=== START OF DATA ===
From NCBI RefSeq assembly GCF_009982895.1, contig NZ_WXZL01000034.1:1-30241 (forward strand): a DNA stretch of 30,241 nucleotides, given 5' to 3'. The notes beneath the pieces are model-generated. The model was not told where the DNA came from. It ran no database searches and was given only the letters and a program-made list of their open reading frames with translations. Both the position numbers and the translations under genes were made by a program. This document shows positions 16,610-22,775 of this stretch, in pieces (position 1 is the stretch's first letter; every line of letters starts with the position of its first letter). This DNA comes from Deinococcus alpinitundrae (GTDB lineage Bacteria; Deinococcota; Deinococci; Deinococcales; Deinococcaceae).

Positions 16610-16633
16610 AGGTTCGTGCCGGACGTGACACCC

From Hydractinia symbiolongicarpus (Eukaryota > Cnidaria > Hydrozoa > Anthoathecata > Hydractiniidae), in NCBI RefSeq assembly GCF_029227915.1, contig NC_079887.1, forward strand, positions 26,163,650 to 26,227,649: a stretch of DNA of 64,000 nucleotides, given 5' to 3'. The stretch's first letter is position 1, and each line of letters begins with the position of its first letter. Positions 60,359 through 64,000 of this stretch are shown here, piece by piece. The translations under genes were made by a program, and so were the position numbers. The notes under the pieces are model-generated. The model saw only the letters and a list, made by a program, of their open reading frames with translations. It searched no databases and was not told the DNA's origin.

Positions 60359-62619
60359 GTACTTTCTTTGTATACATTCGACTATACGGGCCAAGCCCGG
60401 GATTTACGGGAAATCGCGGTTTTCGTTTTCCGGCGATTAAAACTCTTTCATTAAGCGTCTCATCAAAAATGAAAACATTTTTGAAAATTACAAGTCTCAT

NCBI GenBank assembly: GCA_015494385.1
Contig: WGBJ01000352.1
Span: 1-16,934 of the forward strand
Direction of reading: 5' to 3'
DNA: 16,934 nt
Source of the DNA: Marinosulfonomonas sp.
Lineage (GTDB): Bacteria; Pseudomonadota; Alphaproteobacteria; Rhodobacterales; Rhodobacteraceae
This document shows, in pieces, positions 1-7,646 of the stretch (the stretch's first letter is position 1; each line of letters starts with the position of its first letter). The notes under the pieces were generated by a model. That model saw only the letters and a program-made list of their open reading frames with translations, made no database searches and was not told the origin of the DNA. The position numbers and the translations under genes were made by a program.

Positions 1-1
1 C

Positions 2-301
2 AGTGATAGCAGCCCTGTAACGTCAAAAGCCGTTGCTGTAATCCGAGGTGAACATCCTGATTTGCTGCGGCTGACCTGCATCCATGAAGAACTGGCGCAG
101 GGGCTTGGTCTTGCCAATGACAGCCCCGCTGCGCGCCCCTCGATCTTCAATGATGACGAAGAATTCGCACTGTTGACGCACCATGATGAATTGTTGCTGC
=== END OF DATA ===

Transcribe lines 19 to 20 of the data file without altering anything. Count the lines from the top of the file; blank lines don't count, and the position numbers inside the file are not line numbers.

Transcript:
2 AGTGATAGCAGCCCTGTAACGTCAAAAGCCGTTGCTGTAATCCGAGGTGAACATCCTGATTTGCTGCGGCTGACCTGCATCCATGAAGAACTGGCGCAG
101 GGGCTTGGTCTTGCCAATGACAGCCCCGCTGCGCGCCCCTCGATCTTCAATGATGACGAAGAATTCGCACTGTTGACGCACCATGATGAATTGTTGCTGC